Federal Law requires that you be paid $7.25 an hour unless you are a server or outside sales person. In Rhode Island and in Massachusetts those minimum hourly rates are higher.
Servers are also entitled to $7.25 an hour in wages if the amount that they make in tips does not bring their hourly wage to $7.25 an hour. Where a server works over 40 hours in a week, at hour 41, they are entitled to overtime, just over $2.00 an hour, but based on minimum wage or so called "time and a half" or $10.87 an hour with no tip credit applying.
Why would you submit a claim? If I bring a wage and hour claim on your behalf and I am successful, you are entitled to the wages that you have lost plus a premium payment, in most instances of double that amount, in addition to have your attorney's fees paid by your employer or former employer.
What about retaliation? Both State and Federal law prohibit retaliation against you because you have brought a wage action against your employer. Does that really prevent retaliation? In most instances, yes, but where it does not, there are other remedies available to you to protect your job and ensure your pay check. Call and speak with me about it. You will be amazed at what I can do for you.


In reality, there are very few workers who should not receive overtime benefits if they work over forty hours a week.

If you are not highly educated, and do not have the power to hire and fire other people or make major business decisions and not a business owner, you are probably entitled to overtime pay. There are exceptions - such as over the road truck drivers and outside sales people, but for the most part, if you think you are entitled to overtime pay, you probably are.
It is unlawful for any employer to:

  1. pay less than minimum wage (except in outside sales)
  2. require that you punch out for lunch unless you are allowed to have your lunch without continual interruption
  3. require that an employee actually perform any work unless they are on the clock
  4. use "bank time" to offset overtime payments that it owes an employee
  5. fail to pay a non-exempt salaried employee the 1/2 premium that is due if they work overtime

The list goes on and on. Similarly, an employer is subject to large penalties (and the employee entitled to a penalty payment) if the employer mischaracterizes the employee as an independent contractor. Most workers who are told when and where to report to a job each day, who have no real freedom in how they either perform their job or when they perform their job are actually employees.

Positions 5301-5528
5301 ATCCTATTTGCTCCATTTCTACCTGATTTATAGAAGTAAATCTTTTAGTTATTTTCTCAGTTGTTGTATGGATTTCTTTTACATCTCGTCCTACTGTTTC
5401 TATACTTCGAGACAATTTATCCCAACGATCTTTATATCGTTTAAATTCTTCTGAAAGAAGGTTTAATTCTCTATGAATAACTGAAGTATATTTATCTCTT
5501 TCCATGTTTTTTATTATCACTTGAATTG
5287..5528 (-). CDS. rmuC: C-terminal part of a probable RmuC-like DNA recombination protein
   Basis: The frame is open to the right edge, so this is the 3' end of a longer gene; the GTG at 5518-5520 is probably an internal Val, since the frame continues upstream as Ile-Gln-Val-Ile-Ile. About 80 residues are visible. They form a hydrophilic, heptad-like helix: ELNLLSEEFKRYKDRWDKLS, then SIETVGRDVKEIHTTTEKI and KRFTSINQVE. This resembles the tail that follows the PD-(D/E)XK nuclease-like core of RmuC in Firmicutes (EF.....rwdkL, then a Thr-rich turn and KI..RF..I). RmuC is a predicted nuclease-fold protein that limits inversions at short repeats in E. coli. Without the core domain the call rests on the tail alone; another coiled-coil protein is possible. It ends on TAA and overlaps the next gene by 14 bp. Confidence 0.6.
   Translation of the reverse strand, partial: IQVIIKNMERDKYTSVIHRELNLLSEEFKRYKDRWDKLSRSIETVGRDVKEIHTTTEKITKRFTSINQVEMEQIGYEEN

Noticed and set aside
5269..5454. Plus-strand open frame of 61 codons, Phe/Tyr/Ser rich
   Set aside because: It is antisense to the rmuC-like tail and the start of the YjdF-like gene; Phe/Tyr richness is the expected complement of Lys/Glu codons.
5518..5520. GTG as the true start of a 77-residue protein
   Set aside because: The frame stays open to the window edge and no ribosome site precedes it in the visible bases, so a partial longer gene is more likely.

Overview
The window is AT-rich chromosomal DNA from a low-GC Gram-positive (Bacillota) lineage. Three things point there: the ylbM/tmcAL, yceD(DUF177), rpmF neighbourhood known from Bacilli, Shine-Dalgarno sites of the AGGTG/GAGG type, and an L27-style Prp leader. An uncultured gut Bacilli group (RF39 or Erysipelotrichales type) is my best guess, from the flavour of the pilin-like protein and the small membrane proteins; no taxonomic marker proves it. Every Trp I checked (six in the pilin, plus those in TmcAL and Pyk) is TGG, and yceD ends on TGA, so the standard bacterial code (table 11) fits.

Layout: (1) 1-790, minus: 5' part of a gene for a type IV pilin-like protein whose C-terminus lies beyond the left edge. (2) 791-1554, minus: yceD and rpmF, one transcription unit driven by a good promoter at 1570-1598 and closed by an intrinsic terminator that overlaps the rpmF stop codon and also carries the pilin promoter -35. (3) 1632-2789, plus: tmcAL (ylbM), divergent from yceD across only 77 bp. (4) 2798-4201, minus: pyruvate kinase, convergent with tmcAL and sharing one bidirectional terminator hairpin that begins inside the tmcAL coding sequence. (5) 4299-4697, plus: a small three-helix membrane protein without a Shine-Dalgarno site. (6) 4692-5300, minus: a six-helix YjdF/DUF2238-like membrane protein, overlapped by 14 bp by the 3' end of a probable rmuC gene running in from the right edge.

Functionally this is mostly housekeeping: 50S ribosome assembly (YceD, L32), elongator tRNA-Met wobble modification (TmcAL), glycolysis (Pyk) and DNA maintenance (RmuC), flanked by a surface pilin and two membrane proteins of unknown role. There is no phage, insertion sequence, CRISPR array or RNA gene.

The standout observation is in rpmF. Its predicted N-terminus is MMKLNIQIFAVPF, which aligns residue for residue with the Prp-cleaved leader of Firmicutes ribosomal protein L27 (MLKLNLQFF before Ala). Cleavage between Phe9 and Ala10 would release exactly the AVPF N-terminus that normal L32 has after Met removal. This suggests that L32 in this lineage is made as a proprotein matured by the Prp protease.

Under both Rhode Island, Massachusetts and the Federal Fair Labor Standards Act what is clear is that when an employer fails to properly pay their employee, the officers of the company are individually liable for any wages due and required by law - to pay you a penalty that EQUALS AT LEAST 1 OR 2 TIMES THE AMOUNT OF THE WAGE YOU ARE OWED.


If you are a server at a restaurant, you are entitled to be paid at least minimum wage for each hour that you work. The employer is entitled to a credit for any amounts of tips you earn towards the minimum wage payment. In other words, the employer is required to pay you $2.13 an hour, but may take a credit of up to $5.12 an hour for tips that you make to satisfy the Federal Minimum Wage. The State of Rhode Island requires that servers be paid $2.89 an hour and the Commonwealth of Massachusetts require that servers be paid $2.63 an hour. Accordingly, in Rhode Island, the employer is entitled to take up to $5.11 an hour toward minimum wage in an tip credit and in Massachusetts up to $5.37 an hour toward minimum wage. If you don’t make minimum wage for each hour that you work, under both State and Federal Law, than the employer is required to make up the difference.

In order to claim the tip credit, the employer is required to maintain a form or other record which states the amount of tips that you make as a server for every shift that you work. A tipped employee is generally someone who makes more than $30.00 a month in tips.


An employer can be in trouble with the Department of Labor and State Entities when:

  1. An employee does not receive sufficient tips to make up the difference between the direct (or cash) wage payment and the minimum wage and the employer fails to make up the difference.

  2. Where an employee receives tips only and is paid no cash wage, the full minimum wage is owed.

  3. Where an employer makes deductions for walk-outs, breakage, or cash register shortages which reduce the employee’s wages below the minimum wage, such deductions are illegal. Where a tipped employee is paid $2.13 per hour in direct (or cash) wages and the employer claims the maximum tip credit of $5.12 per hour, no such deductions can be made without reducing the employee below the minimum wage (even where the employee receives more than $5.12 per hour in tips).

  4. 4. Where a tipped employee is required to contribute to a tip pool that includes employees who do not customarily and regularly receive tips, the employee is owed all tips he or she contributed to the pool and the full $7.25 minimum wage.


Once a tipped employee works more than forty hours in a week, they are entitled to 10.88 an hour. The employer may not take a larger tip credit toward that sum than he could for a normal hour. In other words, the employer must pay the employee at least $5.76 an hour.
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